Careerbuilder recently posted this article on Job Goals for Every Age. The suggested progression of goals throughout the decades of a lifetime is somewhat traditional. This isn't necessarily a bad thing - tradition becomes tradition for a reason, right? The notion of starting off by building a positive work record, and then moving to establish yourself as a leader seems to make sense. But the idea that mid-life crisis hits at 40 seems a bit outdated. I am neither a boomer or a Gen-Xr - I'm smack in the middle and claim neither as my posse. And it seems to me that those in "my generation" experienced a "mid-life" crisis in our early 30's when we were having our children and trying to figure out the work-life game.
Phyllis Moen and Patricia Roehling do a great job of exposing why the traditional career path just doesn't make sense for many of us in The Career Mystique: Cracks in the American Dream. The authors deftly articulate how the convergence of family growth and career growth during our 30-something years is at odds with social structure in the United States. I've read a lot on this topic, and their exposition of how converging trends in history bring us to the state we are in today is one of the best I've read. They note that:
"What is key is that both the breadwinner/homemaker gender divide (of paid work and unpaid family care work) and the life course as a three-part sequential age divide (education, employment, and retirement) are social inventions, products of industrialization, urbanization, suburbanization, and bureaucratization. They have become a taken-for-granted part of the landscape of American culture, shaping the institutions that sustain the American way of life."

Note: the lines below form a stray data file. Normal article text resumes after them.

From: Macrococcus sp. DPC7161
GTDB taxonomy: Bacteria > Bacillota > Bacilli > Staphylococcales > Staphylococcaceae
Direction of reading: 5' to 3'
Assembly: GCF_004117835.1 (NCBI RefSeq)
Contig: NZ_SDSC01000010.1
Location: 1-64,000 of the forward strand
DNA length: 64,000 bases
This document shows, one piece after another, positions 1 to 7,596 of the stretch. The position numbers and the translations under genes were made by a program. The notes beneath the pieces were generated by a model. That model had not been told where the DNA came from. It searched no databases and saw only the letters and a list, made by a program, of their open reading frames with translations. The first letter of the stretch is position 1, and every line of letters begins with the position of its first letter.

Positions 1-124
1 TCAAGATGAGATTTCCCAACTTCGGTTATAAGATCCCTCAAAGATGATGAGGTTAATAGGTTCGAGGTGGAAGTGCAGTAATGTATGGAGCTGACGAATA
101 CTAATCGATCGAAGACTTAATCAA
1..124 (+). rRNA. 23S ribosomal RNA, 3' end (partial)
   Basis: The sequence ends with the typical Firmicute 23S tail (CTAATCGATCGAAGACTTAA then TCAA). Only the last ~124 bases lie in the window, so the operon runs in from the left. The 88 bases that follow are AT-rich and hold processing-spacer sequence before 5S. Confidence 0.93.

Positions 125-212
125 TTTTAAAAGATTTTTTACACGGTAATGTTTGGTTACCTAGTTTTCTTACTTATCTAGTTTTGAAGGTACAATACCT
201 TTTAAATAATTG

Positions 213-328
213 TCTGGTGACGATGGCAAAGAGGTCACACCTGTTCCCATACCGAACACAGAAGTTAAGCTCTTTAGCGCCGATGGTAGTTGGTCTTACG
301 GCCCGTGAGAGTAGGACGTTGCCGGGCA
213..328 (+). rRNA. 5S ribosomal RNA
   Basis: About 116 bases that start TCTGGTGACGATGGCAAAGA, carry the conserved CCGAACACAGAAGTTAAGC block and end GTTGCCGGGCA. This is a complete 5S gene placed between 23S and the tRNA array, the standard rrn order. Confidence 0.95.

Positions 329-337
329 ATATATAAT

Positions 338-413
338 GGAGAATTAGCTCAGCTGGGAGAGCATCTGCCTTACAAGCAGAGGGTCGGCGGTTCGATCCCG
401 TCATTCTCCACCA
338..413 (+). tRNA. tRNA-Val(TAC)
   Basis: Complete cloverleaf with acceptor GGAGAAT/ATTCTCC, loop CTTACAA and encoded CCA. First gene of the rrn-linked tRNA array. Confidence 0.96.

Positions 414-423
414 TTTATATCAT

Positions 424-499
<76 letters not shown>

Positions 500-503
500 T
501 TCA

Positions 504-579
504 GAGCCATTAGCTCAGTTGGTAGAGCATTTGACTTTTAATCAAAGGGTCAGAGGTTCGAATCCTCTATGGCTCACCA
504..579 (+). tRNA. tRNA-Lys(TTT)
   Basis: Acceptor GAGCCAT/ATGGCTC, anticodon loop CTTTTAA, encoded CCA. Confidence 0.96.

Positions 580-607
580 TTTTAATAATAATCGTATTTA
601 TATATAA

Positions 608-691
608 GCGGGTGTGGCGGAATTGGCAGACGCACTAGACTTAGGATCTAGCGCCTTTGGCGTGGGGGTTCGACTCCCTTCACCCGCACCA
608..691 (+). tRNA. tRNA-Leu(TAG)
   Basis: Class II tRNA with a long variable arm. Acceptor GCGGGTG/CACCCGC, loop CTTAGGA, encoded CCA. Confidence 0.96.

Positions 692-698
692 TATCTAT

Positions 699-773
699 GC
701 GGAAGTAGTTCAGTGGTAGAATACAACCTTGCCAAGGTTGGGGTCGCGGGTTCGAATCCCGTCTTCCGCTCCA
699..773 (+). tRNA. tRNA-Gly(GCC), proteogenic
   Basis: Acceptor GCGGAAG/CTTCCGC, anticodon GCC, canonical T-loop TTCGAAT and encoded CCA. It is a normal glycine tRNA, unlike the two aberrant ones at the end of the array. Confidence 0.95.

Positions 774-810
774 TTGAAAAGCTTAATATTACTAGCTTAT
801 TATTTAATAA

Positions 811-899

From an individual perspective, it is easy to feel guilty or frustrated when it seems like it's impossible to fit work and family neatly into one lifetime. This book does a great job of normalizing those frustrations. Who wouldn't feel stressed trying to orchestrate a two-worker household in a society that is set up on the assumption that someone is always home (think school schedules, service providers, doctors office hours, etc.)? The artificial gender and age divides super-imposed on our society affect our reactions without us being aware of it most of the time.
The authors aren't able to offer solutions to the work-family conundrum at an individual level. Those are nuanced, complex decisions that families have to make together. But they do provide a perspective on the broader context in which we are living our lives that is useful for helping us frame our daily challenges. It's also a perspective that helps us be more careful when reading career advice and to take articles like the one from Careerbuilder with the proverbial "grain of salt."